If your heart starts fluttering a little faster when you hear the words “new job,” you may be in the early stages of an exciting career change. It might not be time to quit your job just yet, but you should start taking the steps necessary to get started in a new role.
Whether it’s a new company, position or industry, the first few weeks, months and even years in a new job can be daunting. You’ll need to learn the ropes, master new skills and connect with your coworkers, and all while avoiding rookie mistakes that could tarnish your reputation.
As a hiring manager or HR professional, you’ll want to make the transition process as smooth as possible for your new hire. That means helping them feel welcome and set clear expectations throughout the onboarding process. This will help them be successful in their role and boost employee retention.
In addition, it will make your company look good for attracting talented candidates.
The goal of writing a job description is to provide candidates with a concise, but accurate overview of the role and its responsibilities. A job description that’s too long and full of redundancy will confuse and frustrate candidates. To avoid this, review the job description for repeat words and responsibilities and try to simplify it as much as possible.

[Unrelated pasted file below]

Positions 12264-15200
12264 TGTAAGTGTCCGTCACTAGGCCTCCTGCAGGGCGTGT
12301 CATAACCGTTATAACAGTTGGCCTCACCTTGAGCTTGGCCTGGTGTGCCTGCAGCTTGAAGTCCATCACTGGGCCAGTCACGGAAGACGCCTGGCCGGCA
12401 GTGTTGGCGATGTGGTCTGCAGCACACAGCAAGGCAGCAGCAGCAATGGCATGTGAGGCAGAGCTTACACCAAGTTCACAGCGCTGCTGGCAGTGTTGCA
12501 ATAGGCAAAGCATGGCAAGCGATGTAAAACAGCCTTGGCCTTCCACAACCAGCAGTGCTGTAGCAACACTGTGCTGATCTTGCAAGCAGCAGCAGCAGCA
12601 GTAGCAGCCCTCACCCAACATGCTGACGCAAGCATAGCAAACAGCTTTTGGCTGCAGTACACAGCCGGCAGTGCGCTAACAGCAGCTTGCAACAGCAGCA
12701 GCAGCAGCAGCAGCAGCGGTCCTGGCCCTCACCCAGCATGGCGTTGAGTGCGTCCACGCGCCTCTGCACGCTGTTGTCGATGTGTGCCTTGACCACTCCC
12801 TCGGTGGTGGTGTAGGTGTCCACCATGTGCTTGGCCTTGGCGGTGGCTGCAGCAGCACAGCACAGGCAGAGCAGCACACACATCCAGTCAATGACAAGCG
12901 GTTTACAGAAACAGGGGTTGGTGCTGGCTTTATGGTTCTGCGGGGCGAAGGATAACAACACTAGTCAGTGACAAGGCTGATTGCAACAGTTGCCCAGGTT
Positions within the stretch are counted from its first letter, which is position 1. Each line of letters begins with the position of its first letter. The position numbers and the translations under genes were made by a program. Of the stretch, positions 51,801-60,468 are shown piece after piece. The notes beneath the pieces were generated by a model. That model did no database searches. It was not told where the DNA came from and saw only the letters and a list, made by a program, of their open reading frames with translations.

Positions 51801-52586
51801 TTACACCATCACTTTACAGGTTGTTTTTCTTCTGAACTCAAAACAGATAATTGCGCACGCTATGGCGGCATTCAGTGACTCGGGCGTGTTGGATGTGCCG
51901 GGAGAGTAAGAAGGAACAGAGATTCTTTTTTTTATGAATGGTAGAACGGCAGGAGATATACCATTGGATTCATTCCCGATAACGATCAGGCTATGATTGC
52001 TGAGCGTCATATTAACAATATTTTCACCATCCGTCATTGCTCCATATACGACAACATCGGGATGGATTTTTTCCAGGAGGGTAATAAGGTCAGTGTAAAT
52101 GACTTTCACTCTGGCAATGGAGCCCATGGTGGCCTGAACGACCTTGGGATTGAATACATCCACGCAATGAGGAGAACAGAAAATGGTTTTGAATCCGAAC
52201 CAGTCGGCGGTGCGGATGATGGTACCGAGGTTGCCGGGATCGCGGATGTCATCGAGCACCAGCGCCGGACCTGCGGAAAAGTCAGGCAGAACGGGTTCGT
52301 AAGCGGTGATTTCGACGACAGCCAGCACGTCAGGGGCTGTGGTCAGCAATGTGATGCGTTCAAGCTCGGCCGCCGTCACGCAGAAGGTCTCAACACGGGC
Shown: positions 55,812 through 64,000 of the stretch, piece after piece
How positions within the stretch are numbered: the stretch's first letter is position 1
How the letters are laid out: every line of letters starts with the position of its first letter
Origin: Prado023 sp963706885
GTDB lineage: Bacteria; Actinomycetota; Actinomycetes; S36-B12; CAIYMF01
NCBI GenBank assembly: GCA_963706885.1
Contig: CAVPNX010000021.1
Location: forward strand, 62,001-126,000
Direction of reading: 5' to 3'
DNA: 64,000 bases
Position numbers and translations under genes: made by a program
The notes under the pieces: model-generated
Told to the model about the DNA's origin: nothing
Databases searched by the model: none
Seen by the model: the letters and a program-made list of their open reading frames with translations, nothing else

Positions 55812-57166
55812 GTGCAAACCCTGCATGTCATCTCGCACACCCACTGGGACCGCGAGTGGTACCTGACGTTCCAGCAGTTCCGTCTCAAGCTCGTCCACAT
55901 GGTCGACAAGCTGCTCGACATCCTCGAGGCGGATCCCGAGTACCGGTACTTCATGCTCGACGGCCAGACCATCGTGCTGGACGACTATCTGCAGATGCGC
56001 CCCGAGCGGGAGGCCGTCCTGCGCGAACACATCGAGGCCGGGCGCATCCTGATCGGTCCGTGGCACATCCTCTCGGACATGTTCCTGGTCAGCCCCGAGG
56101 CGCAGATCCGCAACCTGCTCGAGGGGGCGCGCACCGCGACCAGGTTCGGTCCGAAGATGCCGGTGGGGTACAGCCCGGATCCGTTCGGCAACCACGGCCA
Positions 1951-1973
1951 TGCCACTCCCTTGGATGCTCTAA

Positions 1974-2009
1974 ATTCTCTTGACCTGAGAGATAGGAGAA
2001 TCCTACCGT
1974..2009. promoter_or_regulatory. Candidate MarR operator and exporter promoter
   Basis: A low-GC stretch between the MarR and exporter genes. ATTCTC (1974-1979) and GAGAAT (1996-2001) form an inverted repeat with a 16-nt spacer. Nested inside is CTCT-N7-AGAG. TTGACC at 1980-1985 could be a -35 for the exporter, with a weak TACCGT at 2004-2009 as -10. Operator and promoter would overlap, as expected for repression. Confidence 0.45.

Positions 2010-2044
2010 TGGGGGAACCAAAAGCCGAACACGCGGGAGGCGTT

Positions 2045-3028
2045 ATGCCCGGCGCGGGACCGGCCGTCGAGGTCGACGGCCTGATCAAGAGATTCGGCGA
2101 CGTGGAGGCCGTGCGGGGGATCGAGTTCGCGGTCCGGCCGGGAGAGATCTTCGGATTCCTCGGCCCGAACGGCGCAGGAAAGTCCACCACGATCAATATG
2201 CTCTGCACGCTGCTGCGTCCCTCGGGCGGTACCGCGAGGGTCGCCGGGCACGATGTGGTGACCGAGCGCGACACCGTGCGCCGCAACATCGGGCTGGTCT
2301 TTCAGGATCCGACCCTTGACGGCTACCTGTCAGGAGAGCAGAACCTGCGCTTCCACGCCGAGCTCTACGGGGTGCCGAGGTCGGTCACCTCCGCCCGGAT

For example, use action verbs to describe what the role does, and provide examples of what success looks like. If a position requires a specific technical skill, spell out the technology needed and, if it can be learned on the job, note that too. Also, if the candidate is likely to interact with people from other departments, be sure to note that as well.
It’s important to make a good first impression on the day you start your new job. To do this, make sure you dress appropriately for the environment. If your company has a casual dress code, wear something that fits that standard. You should also prepare for your commute by driving the morning of your first day or using a ride-sharing app. It’s also a good idea to bring a notebook and pen so you can take notes during your new coworkers’ introductions.
Once you’ve met your new colleagues, make an effort to get to know them outside of the office. For instance, you might ask if you can meet them for coffee or lunch after work or join them for an after-hours event. This is a great way to build relationships with your new coworkers and learn more about their backgrounds.
Finally, make sure you and your new manager sit down for a 90-day review at the end of your first month in the role. This will give you a chance to discuss the progress you’ve made in your new role and what goals you hope to achieve in the next three months and beyond. It’s also a chance for you and your manager to see how your work is aligned with the organization’s overall strategy.